It’s a Jesuit talking to a young man. And I can see it’s kind of scary in isolation from the big sepia warmth of that book. It’s not just about set teeth and application of trouser seat to chair, as Kingsley Amis has it. Here’s Ballard, at his desk every morning in his, let’s face it, filthy house, his three children (three children) off at school, with his glass of Scotch, commencing on the next page of the novel, of his alternative affirmation of the psychosexual horror-comedy of the twentieth century.Drowned_World

And before I tell you what he does next, looking down at what he’s written, there’s another thing I might mention, apart from writing, and books, that is the result of this exercise of faith and will. Bill Manhire reports on always feeling like the youngest person in the room. And it’s written all over his face. Seamus Heaney said, “All poets are young poets really, that’s the beauty of it.” It was written all over his face too.

There are writers out there, and unhappy, frantic-seeming people with intense inner lives who haven’t found their work, who only calm under the weight of a task. I think of them like certain teenagers, all power and energy and no direction. Give them a task, give them a weight to bear, precisely calibrated just above their expectations of themselves. And they may bitch and moan, but the weight must be such they are forced to concentrate, and calm. There is a peace.

And there’s more. Because here’s Ballard, 34, with his three children, his debts, no doubt, and his memories of murder, atrocity, torture and starvation. His lost wife. He looks down at what he’s just written and chuckles.GetImage

Carl Shuker is the 2013 Writer in Residence at Victoria University of Wellington. His books include The Lazy Boys and The Method Actors. His latest novel is Anti Lebanon. Asked to recommend Ballard titles, Carl writes: ‘For new readers I’d say definitely start with the canonical Crash, or for those more squeamish, The Drowned World. And for the wonderful transmogrification of Shepperton: The Unlimited Dream Company.’

Carl is representing the MA year 2001 at the IIML Alumni Reading on Sunday 29 September from 7.30pm at Circa Theatre, Wellington.

Research and Improvisation – Amy Head

 

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For the first time in a while, recently, while I was packing up to move, I put my hands on the folders and clear files relating to each of the stories in Tough (a collection set in the past and present on the West Coast). I’m far less likely to happen on digital files in the same way, and it was the first time I’d looked at this material together as one record. Each story had its own spiral-bound notepad. There were photocopies from library visits and pamphlets from tiny museums in the middle of nowhere (more like sheds, some of them, supervised by no-one). I found an exhibition catalogue and a promo DVD from Solid Energy.

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The folders were filled out with print-outs of past drafts – three or four per story. Flicking through the old versions reminded me of entire sections of stories that had been scrapped, like the deleted scenes in DVD extras. It reminded me how unexpectedly modular the stories had been, allowing me to shift paragraphs around when I’d finished the first draft and could see more clearly what the story was about. It was all there: characters whose names had changed, the story I had to rewrite after being burgled.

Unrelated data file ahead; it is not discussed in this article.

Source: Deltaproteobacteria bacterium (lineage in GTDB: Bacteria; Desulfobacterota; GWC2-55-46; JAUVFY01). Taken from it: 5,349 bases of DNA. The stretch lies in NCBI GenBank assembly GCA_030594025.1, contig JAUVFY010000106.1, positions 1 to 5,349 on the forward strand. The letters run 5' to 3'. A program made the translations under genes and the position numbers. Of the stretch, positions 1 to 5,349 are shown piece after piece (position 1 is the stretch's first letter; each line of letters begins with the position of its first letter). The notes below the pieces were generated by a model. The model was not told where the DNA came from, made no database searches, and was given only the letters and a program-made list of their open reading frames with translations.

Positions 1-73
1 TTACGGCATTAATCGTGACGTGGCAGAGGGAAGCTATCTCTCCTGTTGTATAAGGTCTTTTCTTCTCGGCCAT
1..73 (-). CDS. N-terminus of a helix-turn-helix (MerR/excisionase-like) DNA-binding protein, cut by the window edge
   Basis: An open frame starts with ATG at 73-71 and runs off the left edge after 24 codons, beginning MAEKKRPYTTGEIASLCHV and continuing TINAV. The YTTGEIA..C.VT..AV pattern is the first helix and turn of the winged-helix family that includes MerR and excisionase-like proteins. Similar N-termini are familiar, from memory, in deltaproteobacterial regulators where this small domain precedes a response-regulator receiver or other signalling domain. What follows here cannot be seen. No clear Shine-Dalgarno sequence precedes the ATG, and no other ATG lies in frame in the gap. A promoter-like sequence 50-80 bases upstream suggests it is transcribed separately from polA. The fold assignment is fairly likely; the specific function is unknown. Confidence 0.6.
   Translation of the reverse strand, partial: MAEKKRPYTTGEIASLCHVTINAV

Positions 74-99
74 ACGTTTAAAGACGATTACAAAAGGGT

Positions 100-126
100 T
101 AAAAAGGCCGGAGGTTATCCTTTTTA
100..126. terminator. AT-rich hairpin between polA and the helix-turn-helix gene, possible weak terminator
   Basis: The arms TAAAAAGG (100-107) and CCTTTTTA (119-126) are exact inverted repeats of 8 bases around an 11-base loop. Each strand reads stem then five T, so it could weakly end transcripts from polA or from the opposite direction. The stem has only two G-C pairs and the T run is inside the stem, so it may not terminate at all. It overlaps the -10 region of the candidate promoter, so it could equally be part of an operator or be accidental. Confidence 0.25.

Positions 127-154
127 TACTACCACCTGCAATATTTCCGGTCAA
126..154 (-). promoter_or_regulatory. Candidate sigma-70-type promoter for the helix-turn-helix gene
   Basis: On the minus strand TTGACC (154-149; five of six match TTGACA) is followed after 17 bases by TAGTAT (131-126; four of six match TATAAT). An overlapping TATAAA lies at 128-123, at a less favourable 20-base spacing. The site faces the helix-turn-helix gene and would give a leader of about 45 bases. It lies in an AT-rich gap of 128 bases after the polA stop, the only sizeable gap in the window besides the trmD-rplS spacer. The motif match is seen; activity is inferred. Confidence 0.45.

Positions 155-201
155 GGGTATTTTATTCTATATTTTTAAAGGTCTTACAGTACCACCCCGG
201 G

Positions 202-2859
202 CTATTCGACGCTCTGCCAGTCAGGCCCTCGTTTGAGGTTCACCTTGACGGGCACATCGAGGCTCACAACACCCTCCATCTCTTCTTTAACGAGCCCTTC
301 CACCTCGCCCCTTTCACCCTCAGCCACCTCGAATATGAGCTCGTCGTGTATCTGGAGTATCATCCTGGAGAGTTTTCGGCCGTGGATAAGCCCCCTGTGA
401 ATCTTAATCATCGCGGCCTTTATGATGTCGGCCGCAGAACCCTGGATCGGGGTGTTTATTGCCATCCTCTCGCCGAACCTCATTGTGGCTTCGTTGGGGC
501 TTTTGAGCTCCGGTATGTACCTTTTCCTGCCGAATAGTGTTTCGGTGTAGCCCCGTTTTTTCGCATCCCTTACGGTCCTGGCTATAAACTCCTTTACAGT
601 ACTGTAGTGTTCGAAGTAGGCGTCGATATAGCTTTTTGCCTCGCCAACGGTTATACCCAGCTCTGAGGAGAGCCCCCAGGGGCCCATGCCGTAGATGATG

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I especially enjoy the research and discovery phase of developing an idea for a story. At its most ‘method’, this has meant persuading a friend of a friend, a textile historian, to let me try on her collection of hoop skirts. At its most leisurely it meant tracking down and watching old goldrush movies.

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Sometimes these diversions were justified. After all, I have to inject the language with my own energy and commitment. I have to make the first draft sparkle enough to keep me interested in all the subsequent drafts, when I’ve switched the paragraph order and changed my mind about tense and point of view, and it’s all an unpacked mess that has to be put back together somehow.

But often, when I’ve forced myself to stay at my desk and write past the point at which the day’s writing began to feel stale, I’ve eventually arrived at an idea or image I’ve liked. I’m not sure that all of the preamble, my holistic approach, which I hoped was building up a unique world, attitude and tone for each story, was actually necessary. Although it may have given the stories the occasional sentence or image, the language and style is far more likely to have been enriched by what I was reading. On my MA year in particular, I was reading more, and more widely, than usual, and being encouraged to try new things.

During an interview for ‘In the Actor’s Studio’, Robert de Niro said he often found he got to the same place in his characterisations by skipping most of the fastidious preparation, instead starting to improvise and rehearse as soon as possible. I wonder if, when I start out in my next project, I’ll find a better balance between preparing and doing from the outset. If I start writing earlier, my subconscious can continue the work while I’m skiving off watching YouTube footage of the world’s highest waterfall, a demonstration of how to put my hair in victory rolls, or Roberto Begnini performing his one-man show about Dante, in Italian, in front of the Duomo.

Amy Head’s first book of stories Tough is published by Victoria University Press. She appears in the Writers on Mondays lunchtime series at Te Papa on 29 July.